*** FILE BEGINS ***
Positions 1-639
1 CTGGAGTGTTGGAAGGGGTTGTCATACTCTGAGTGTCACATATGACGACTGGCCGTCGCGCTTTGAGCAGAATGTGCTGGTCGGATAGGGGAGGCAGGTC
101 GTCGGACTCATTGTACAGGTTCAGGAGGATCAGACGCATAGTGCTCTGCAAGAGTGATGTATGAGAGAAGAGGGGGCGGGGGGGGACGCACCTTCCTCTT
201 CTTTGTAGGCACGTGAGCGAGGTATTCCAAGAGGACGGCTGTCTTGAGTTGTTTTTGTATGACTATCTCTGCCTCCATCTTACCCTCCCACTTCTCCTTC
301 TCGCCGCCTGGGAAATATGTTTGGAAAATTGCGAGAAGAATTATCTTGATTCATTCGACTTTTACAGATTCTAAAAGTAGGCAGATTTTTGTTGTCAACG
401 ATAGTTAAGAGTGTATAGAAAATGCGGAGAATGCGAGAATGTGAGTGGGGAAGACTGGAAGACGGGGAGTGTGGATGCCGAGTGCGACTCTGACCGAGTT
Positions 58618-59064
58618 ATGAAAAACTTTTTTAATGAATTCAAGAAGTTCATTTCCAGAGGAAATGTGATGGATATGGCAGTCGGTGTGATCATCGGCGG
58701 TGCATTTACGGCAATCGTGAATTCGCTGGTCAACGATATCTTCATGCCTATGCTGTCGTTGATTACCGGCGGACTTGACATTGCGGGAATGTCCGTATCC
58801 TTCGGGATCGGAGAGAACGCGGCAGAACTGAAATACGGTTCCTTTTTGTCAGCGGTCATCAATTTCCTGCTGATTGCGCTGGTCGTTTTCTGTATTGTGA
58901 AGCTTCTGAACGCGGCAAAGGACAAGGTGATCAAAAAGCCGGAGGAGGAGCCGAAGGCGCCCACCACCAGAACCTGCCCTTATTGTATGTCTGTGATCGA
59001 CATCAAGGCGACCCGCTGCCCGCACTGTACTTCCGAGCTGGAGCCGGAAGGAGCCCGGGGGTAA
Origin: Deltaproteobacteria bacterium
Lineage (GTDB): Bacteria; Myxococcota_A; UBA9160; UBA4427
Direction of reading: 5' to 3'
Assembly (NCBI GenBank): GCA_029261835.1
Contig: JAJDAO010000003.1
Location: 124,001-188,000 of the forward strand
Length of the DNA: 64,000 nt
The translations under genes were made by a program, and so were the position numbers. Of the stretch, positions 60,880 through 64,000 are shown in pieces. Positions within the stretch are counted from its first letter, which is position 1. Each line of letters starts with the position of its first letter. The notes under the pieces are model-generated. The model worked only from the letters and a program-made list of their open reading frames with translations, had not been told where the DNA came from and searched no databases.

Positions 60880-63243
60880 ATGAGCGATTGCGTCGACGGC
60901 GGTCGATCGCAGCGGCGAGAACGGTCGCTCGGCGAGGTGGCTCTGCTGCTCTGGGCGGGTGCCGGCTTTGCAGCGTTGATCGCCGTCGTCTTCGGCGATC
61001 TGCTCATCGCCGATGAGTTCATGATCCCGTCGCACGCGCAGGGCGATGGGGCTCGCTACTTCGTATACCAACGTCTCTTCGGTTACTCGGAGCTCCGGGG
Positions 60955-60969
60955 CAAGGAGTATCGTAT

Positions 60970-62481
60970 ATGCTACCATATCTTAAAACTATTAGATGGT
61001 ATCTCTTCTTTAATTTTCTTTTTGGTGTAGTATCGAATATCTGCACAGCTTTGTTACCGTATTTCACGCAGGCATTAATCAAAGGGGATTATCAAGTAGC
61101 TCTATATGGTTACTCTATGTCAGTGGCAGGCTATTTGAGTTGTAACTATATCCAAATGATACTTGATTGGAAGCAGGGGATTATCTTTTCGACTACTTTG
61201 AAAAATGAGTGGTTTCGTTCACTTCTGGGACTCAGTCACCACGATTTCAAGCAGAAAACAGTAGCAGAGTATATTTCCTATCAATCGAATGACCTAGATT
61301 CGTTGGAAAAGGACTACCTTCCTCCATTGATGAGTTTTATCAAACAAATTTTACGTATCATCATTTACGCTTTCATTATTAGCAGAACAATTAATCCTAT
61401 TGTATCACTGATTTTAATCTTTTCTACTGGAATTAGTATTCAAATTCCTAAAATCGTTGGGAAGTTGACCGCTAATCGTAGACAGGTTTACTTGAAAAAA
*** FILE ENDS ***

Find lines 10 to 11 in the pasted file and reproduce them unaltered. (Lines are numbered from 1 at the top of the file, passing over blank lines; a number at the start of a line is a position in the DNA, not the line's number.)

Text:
58801 TTCGGGATCGGAGAGAACGCGGCAGAACTGAAATACGGTTCCTTTTTGTCAGCGGTCATCAATTTCCTGCTGATTGCGCTGGTCGTTTTCTGTATTGTGA
58901 AGCTTCTGAACGCGGCAAAGGACAAGGTGATCAAAAAGCCGGAGGAGGAGCCGAAGGCGCCCACCACCAGAACCTGCCCTTATTGTATGTCTGTGATCGA